The Restorative Management of Dental Caries affecting Children and Adolescents in New Zealand
Background With an increase in knowledge and understanding and alongside the development of materials, there has been a fundamental change in the management of dental caries. Contemporary management is governed by minimal intervention principles. The application of these principles corresponds to personalised care focused on prevention, non-invasive and micro-invasive strategies to remineralise or limit progression of early lesions and where cavitation has occurred, the provision of conservative restorative treatment. However, the translation of minimal intervention principles into clinical practice has been limited. This has been demonstrated in previous studies by the investigation of restorative treatment thresholds - the stage of progression of a carious lesion at which a practitioner would intervene operatively. Restorative treatment thresholds have been associated with a number of practitioner and practice factors. Previous studies have focused predominantly on restorative treatment thresholds held by dentists in the management of permanent teeth in adult patients. There is little known about restorative treatment thresholds in the management of primary teeth and in the provision of care for children and adolescents. Aim The study aims were: 1. To examine restorative treatment decisions made by New Zealand Oral Health Practitioners in their management of dental caries affecting children and adolescents. 2. To investigate what demographic characteristics are associated with restorative treatment decisions made by New Zealand Oral Health Practitioners in their management of dental caries affecting children and adolescents. Methods Two sampling frames were used to identify Oral Health Practitioners registered in: Dental Therapy Practice; General Dental Practice and Paediatric, Public Health and Special Needs Dentistry. A questionnaire was distributed to 2844 practitioners using REDCap software. The questionnaire initially collected practitioner and practice demographics for each participant. Subsequent sections asked participants to select proximal and occlusal lesions for which they would recommend restorative treatment in the management of primary and permanent teeth. They also selected the preparation technique and restorative material they would use to manage the lesion they had opted to restore. Results A total of 638 participants responded (22.4%). Participants who had not completed any of the clinical components of the questionnaire were excluded. The sample comprised 108 dental and oral health therapists (18.7%), 434 general dental practitioners (75.1%) and 36 specialists (6.2%). The sample represented the New Zealand oral health workforce well over a range of demographic characteristics. In the management of proximal caries in primary teeth, 17.3% of the sample selected to restore a lesion within enamel. 15.6% of the sample would restore a lesion within enamel in a permanent tooth. The majority of participants selected to restore a lesion at the outer third of dentine in primary (50.3%) and permanent teeth (47.6%). Participants most frequently selected to restore proximal lesions with a slot preparation and resin composite as a restorative material. However, there was considerable variability in the materials selected for the management of primary teeth. In the management of occlusal lesions, 21.8% of the sample selected to restore a lesion that did not involve dentine in the management of primary teeth. This increased to 37.3% in the management of permanent teeth. The majority of participants selected to restore an occlusal lesion described clinically as an underlying dark shadow from dentine and radiographically as having a carious lesion in the outer third of dentine. In preparing a cavity to treat an occlusal lesion, 5% of the sample selected to open the whole fissure system in the management of a primary tooth. This increased to 9.6% in the management of permanent teeth. Conventional glass ionomer cement was the restorative material most commonly selected to restore occlusal lesions in primary teeth. In the management of occlusal lesions in permanent teeth, composite was selected by 64.3% of the sample. The selection of non-invasive and micro-invasive strategies to manage a questionable carious surface of a primary second molar was varied among groups. Restorative treatment decisions demonstrated statistically significant associations with a number of practitioner and practice characteristics. A variation in judgement and a variation in perception are likely to contribute to the decisions made by the sample. Conclusion New Zealand Oral Health Practitioners appear to intervene early in the caries continuum when managing children and adolescents. Further regression analysis is required to eliminate confounding within the variables examined. Future research should focus on gaining a greater understanding of factors that influence restorative treatment decisions made by practitioners and the barriers they face in instituting caries management strategies based on minimal intervention principles.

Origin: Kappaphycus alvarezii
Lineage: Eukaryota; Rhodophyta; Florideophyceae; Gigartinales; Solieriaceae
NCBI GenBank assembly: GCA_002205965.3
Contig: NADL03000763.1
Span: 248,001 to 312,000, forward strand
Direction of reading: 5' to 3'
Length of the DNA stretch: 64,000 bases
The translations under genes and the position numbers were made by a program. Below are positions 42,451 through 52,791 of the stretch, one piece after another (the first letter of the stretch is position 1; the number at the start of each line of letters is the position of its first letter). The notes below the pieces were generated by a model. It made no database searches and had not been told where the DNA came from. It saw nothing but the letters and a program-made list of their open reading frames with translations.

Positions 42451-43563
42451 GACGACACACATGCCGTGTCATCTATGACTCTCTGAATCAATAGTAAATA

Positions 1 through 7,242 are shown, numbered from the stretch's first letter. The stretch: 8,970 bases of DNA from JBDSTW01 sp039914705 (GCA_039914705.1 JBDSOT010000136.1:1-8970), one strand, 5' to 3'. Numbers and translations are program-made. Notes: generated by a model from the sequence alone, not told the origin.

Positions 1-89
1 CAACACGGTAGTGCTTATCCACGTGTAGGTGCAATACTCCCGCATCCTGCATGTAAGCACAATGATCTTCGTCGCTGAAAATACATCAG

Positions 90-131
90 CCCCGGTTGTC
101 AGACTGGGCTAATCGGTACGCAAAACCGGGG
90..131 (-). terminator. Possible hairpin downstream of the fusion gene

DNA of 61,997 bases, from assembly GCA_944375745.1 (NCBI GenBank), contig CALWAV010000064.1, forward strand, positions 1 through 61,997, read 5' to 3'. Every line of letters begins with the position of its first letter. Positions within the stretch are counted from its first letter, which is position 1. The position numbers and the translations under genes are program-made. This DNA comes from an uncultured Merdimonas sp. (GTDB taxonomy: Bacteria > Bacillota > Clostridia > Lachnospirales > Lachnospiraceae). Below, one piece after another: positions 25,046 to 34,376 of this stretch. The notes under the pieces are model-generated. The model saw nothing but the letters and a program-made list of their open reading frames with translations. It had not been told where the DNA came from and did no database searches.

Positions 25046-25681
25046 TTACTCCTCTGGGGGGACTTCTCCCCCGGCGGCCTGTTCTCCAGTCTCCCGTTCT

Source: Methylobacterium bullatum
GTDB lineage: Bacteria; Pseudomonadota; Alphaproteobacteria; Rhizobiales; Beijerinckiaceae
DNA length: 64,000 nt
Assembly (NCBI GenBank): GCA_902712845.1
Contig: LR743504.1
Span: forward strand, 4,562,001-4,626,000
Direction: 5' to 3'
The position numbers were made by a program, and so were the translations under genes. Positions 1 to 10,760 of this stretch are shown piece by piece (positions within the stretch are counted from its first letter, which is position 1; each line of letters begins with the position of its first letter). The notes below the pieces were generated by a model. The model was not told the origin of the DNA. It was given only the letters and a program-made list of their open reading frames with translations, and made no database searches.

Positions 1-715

Advisor: Meldrum, Alison; Chandler, Nicholas; Drummond, Bernadette; Foster Page, Lyndie; Brosnan, Michael
Degree Name: Doctor of Clinical Dentistry
Degree Discipline: Oral Sciences
Publisher: University of Otago
Keywords: Dental Caries; New Zealand; Oral Health; Children; Adolescent; Restorative Treatment; Management
Research Type: Thesis